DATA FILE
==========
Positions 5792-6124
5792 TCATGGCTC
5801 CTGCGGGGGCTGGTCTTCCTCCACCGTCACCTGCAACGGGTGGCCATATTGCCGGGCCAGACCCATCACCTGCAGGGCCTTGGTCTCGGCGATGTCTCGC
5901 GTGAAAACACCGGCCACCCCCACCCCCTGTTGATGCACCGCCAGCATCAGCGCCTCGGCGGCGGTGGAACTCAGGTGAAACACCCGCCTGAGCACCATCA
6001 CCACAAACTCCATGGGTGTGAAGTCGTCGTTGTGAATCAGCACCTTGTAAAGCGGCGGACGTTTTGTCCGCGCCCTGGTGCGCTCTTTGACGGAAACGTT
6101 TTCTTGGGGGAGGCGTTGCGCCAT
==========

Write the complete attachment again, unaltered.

Positions 5792-6124
5792 TCATGGCTC
5801 CTGCGGGGGCTGGTCTTCCTCCACCGTCACCTGCAACGGGTGGCCATATTGCCGGGCCAGACCCATCACCTGCAGGGCCTTGGTCTCGGCGATGTCTCGC
5901 GTGAAAACACCGGCCACCCCCACCCCCTGTTGATGCACCGCCAGCATCAGCGCCTCGGCGGCGGTGGAACTCAGGTGAAACACCCGCCTGAGCACCATCA
6001 CCACAAACTCCATGGGTGTGAAGTCGTCGTTGTGAATCAGCACCTTGTAAAGCGGCGGACGTTTTGTCCGCGCCCTGGTGCGCTCTTTGACGGAAACGTT
6101 TTCTTGGGGGAGGCGTTGCGCCAT